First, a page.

Top NYC HIV Official: 'Negligible Risk' of Transmission With Undetectable Viral Load
HIV /AIDS experts from the U.S., Australia, Denmark and Switzerland--including Dr. Demetre Daskalakis, Assistant Commissioner for the Bureau of HIV/AIDS at the New York City Health Department -- endorsed a consensus statement concluding "negligible risk" of HIV transmission from a person with HIV who is on antiretroviral therapy (ART) and has had a consistently undetectable viral load for six months and beyond. Dr. Daskalakis is the first U.S. public health official to endorse this consensus statement, which is the first of its kind to bring together leading researchers, HIV activists and communications experts to share their conclusions from the groundbreaking evidence with the public.
A person with HIV becomes "undetectable" when ART suppresses the virus to a level so low in their blood that it cannot be detected by measurements. New Yorkers living with HIV have made great and rapid strides in viral suppression with the most recent surveillance data indicating that 72% have achieved viral load suppression.
"Several strong lines of evidence indicate that consistent viral suppression is truly HIV prevention. Given these empiric findings, New Yorkers living with HIV who take their antiretrovirals consistently and have suppressed viral loads should be confident that their risk of HIV transmission is negligible," said Dr. Daskalakis.
"Being sure about your own health by taking HIV medications means playing and staying sure for your entire community. The challenge is to sustain viral suppression by maintaining a relationship with an HIV healthcare provider who can support continued and consistent antiretroviral adherence."
Dr. Myron Cohen, chief of the Division of Infectious Diseases at UNC School of Medicine and the Principal Investigator of HPTN 052 the first landmark clinical study on the subject said, "I'm pleased that Dr. Daskalakis and the NYC Health Department joined the consensus on the dual benefits of early treatment to protect the health of people with HIV and prevent HIV transmission to their sexual partners. We hope that bringing the leading experts together will clear up mixed messages about the subject".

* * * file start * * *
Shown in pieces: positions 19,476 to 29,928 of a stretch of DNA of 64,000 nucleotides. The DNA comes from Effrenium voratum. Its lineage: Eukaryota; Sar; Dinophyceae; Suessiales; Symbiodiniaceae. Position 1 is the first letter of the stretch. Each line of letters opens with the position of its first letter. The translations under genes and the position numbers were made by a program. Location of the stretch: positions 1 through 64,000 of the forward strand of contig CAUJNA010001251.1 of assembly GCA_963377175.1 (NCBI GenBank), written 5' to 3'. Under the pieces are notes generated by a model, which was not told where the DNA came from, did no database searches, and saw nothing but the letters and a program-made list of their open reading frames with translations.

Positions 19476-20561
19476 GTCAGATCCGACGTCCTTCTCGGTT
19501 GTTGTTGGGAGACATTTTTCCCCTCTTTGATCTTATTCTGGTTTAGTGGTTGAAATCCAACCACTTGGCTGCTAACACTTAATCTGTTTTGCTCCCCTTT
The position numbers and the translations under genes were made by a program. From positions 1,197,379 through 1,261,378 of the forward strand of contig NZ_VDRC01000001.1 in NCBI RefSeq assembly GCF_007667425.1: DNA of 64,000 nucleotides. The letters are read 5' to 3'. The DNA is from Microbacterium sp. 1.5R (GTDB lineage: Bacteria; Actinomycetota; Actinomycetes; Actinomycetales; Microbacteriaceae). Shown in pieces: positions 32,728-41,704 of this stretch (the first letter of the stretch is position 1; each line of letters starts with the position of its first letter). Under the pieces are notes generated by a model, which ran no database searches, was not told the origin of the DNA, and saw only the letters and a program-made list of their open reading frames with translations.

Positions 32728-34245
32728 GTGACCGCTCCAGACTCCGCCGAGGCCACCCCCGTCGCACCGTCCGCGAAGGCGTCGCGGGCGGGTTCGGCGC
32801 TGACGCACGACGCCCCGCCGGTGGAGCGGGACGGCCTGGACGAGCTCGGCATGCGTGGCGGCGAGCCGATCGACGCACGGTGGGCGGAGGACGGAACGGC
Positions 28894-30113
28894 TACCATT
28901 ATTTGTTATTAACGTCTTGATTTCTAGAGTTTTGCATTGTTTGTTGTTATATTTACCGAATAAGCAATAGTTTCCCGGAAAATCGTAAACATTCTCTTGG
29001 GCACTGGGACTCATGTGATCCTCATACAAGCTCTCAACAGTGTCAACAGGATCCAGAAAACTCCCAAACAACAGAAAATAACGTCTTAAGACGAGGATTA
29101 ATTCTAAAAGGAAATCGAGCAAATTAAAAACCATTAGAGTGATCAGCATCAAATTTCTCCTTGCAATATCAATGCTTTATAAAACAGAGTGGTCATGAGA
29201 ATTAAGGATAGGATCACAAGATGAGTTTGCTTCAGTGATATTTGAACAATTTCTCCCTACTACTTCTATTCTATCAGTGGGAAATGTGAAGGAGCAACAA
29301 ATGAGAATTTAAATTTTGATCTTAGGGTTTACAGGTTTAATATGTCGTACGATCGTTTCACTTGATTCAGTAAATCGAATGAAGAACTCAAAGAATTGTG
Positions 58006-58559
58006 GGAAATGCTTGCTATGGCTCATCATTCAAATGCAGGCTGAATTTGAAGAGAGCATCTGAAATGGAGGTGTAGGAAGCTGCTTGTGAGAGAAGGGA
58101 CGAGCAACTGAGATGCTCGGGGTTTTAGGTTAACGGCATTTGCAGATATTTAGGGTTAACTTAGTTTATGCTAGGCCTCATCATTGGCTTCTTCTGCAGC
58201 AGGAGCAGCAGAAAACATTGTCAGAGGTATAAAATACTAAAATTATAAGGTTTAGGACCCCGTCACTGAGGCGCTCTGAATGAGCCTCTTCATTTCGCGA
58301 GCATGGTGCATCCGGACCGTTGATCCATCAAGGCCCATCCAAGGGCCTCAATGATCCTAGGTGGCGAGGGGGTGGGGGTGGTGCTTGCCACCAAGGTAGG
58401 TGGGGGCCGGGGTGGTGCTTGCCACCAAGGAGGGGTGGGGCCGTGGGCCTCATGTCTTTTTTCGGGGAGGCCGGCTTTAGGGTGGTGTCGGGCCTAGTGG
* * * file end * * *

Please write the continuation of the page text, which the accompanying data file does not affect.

In addition to Dr. Daskalakis and Dr. Cohen, the consensus statement was endorsed by principal investigators and experts from each of the leading studies that examined this issue included Dr. Jens Lundgren (PARTNER study; University of Copenhagen, Denmark), Dr. Andrew Grulich (Opposites Attract study; University of New South Wales, Australia); and Dr. Pietro Vernazza (PARTNER study; Swiss statement; Cantonal Hospital, St. Gallen, Switzerland).
Only an estimated 30% of people with HIV in the U.S. are undetectable, and the majority of people with HIV and their medical providers are not yet aware of the extent to which ART prevents HIV transmission to their partners. This points to the need for much greater awareness about the prevention benefits of ART and improved access to HIV testing, treatment and care.
Understanding that people with HIV who are undetectable cannot transmit HIV to their partners will help reduce decades of HIV-related stigma and discrimination and encourage people with HIV to initiate and adhere to a successful ART regimen.
The consensus statement is a part of a health equity initiative of the Prevention Access Campaign, an NGO lead by a founding task force of prominent HIV activists, researchers and media experts.
Editor's Note: JD Davids of TheBody.com is on the founding task force of Prevention Access Campaign.